During my seven and a half long years of higher education, I never thought, not in a million years, that I would start my veterinary career during a global pandemic!
I graduated on 28th February 2020 from the University of Veterinary Medicine, Budapest and was thrilled to finally call myself Dr Grace Hodgkinson DVM, MRCVS. Ten days later, I started my government role as “Deputy States Veterinary Officer”, working for the States of Guernsey. How lucky I was to have a job lined up straight out of university, especially during a global pandemic.
As a little girl, I thought veterinary medicine consisted only of cuddling puppies and kittens. As a teenager, my views on the profession had dramatically changed to “saving lives, vaccinations, putting your hand up cow’s bottoms and cuddling puppies and kittens”. As a young adult, who had completed many hours of work experience in the field, I realised that veterinary medicine was so much more. It was not until my final year of vet school, however, that I truly understood the extent of what this incredible profession encompasses.
The role of “Deputy States Veterinary Officer” was first introduced to me during the summer months of 2019. I’d never thought about government vet roles prior to this, I’d always just accepted that veterinary medicine meant clinical practice – how wrong I was. The job description excited me, it was so different to what I had in mind and covered such a broad range of duties – animal health and welfare, artificial insemination centre, abattoir, licencing, the list was endless.
After some time contemplating whether it was even worth me applying for the role, I decided to put myself out there because, after all, it was good experience writing my CV and going through the application process. A short time passed and I received a request to attend an interview – wow what a surprise! The interview was a little touch and go, but, to my amazement, they offered me the job! I was absolutely thrilled; shortly followed by the realisation that I still had 6 months of placement ahead of me and final exams to pass.
Once again, the world seemed to be on my side. I’d completed my degree in Budapest, headed to London to become a member of the Royal College of Veterinary Surgeons and returned home, to Guernsey, a week prior to my start date. All this occurred whilst there was an echoing around the world that we may have a global pandemic in our midst. Two weeks into the job, we entered lockdown and I was told I had to work from home for the foreseeable future equipped with nothing but a Smart Phone – not what I had in mind when I was a seven year old doing a presentation to the class about “My Dream Job”.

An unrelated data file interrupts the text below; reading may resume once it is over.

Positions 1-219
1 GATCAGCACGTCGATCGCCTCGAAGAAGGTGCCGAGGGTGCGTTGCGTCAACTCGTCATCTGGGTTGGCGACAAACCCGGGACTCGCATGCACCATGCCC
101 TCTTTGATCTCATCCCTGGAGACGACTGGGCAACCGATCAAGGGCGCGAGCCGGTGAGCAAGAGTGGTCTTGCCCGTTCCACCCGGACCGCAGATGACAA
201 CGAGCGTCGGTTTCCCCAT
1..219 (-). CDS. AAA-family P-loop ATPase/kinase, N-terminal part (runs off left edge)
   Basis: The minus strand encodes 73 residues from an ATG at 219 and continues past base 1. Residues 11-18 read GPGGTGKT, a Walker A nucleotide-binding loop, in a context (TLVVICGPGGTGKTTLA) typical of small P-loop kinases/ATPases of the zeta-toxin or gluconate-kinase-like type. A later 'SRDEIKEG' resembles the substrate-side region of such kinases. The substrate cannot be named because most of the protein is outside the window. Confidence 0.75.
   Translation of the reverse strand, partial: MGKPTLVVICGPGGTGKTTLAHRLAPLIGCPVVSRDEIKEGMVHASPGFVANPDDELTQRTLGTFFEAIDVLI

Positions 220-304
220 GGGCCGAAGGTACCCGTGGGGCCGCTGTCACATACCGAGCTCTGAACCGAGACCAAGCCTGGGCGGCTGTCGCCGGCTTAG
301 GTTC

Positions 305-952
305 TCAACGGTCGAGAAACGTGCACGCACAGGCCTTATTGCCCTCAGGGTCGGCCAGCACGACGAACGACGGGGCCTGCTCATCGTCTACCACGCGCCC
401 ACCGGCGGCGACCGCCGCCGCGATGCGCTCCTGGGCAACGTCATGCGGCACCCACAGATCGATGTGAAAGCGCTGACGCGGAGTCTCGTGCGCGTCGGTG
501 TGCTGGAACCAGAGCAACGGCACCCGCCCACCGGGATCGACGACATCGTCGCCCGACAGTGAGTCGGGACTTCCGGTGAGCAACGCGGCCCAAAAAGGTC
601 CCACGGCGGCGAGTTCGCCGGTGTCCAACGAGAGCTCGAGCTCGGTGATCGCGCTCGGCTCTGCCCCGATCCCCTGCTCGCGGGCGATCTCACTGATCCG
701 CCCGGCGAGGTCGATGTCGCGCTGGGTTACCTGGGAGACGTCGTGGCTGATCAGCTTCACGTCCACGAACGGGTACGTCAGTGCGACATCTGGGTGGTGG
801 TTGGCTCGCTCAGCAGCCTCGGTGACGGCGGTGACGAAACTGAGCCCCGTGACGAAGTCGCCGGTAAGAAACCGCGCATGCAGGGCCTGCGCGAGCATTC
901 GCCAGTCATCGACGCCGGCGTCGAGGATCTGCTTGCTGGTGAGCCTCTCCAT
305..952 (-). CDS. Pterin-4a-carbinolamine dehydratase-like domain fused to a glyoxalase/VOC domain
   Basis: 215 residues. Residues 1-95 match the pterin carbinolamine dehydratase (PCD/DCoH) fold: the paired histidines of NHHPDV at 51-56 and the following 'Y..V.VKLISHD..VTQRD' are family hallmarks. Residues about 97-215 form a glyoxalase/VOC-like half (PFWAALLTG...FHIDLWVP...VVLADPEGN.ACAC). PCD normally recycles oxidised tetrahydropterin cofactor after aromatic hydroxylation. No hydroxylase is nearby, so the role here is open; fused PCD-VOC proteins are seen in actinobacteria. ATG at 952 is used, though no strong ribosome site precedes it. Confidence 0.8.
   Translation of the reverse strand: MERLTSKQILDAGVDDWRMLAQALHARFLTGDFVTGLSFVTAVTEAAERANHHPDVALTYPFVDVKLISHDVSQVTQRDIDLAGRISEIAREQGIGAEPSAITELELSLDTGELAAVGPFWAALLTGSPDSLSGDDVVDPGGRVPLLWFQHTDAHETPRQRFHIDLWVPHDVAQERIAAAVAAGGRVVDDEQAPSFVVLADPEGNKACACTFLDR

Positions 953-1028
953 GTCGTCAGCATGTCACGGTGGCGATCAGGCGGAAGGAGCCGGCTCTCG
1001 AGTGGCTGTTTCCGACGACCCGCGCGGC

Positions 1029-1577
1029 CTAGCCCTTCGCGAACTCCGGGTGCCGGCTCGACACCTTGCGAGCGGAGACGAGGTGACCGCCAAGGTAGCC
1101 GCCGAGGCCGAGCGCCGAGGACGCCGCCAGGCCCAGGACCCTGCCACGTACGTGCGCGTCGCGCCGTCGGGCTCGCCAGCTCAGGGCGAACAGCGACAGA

Nine months later and back in the office with access to more than just a smart phone, the next hurdle to overcome was Brexit. Preparations for 1st January, the end of the transition period, took up a very large proportion of my workload. We had regular virtual meetings with Defra colleagues regarding third country listing and local preparations were underway for our border controls. It has been incredibly interesting and a very steep learning curve which I think I’ve just about got my head around. Now, over a year since we were introduced to COVID-19, Guernsey has entered its second lockdown and I’m back at home with a laptop this time! I’m still enjoying every minute of my job, despite the pressures of COVID-19 and Brexit. I’m learning something new every day and will continue to do so for the rest of my career. The most important thing I’ve learnt, however, is to always carry a clipboard if you want people to think you are doing official duties!
In summary, I could not recommend a career as a government vet enough. It gives you a fantastic work life balance and you will definitely never be bored due to the sheer quantity and variety of things that are thrown at you. I can confirm, however, that vet school absolutely does not prepare you for a global human pandemic. As a result of this, I am now described by my boss as the “COVID Queen” as my job role also seems to include all aspects of pets, livestock and COVID-19, which was not on the job description. Brexit highlights the importance of government vets going forward and I’m excited for what is in store, pandemic or no pandemic.